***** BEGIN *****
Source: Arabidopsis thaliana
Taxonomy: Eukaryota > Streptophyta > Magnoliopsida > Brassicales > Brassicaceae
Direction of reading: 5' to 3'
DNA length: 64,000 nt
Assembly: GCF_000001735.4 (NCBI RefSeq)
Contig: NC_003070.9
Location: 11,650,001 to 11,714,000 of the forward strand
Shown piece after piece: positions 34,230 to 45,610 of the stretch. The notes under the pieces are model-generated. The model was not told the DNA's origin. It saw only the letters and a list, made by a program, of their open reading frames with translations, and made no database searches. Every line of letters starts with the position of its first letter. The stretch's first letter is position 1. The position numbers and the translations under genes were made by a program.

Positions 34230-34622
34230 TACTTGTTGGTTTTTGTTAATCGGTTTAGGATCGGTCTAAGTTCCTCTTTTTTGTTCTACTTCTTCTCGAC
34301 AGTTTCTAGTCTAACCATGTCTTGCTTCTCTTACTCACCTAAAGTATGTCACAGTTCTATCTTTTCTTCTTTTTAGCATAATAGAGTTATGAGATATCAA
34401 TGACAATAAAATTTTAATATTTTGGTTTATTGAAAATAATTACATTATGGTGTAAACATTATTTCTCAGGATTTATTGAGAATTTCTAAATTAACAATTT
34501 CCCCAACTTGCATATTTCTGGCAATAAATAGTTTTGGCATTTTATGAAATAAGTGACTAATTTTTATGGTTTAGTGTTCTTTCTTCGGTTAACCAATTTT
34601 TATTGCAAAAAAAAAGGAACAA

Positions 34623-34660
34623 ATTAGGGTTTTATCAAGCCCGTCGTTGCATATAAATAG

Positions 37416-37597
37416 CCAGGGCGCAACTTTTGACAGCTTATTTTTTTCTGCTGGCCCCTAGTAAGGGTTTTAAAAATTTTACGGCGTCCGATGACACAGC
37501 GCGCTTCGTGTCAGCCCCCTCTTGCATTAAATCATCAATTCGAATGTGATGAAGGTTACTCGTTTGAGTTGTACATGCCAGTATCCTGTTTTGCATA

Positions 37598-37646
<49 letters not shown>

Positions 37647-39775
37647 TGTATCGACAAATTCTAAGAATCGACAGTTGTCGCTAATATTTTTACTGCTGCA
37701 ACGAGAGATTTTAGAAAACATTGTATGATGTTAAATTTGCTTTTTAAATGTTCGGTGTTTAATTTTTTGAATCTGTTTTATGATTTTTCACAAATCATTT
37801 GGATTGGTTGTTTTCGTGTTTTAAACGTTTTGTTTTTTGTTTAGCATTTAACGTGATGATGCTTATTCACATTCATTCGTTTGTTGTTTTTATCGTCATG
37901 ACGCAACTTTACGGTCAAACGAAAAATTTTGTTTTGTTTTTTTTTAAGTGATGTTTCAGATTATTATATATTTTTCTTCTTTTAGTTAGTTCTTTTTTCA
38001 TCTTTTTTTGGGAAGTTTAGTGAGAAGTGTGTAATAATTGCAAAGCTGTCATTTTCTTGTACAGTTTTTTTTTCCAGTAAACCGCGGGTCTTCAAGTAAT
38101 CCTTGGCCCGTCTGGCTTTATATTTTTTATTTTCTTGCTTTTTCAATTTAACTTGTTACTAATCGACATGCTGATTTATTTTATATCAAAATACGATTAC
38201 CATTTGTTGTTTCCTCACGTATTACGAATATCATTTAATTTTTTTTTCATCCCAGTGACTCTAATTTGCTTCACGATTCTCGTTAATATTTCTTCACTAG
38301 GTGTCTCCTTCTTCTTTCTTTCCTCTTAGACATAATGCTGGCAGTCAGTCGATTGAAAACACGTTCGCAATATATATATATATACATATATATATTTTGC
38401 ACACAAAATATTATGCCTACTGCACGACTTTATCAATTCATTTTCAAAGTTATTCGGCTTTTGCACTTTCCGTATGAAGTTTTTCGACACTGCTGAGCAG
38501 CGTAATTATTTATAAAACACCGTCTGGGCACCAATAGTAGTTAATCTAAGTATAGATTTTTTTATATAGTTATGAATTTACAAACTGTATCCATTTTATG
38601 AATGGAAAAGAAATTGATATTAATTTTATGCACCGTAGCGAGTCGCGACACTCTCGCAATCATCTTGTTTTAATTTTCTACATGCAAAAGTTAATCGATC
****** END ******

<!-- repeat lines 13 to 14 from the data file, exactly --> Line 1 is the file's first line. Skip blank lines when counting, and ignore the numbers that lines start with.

34501 CCCCAACTTGCATATTTCTGGCAATAAATAGTTTTGGCATTTTATGAAATAAGTGACTAATTTTTATGGTTTAGTGTTCTTTCTTCGGTTAACCAATTTT
34601 TATTGCAAAAAAAAAGGAACAA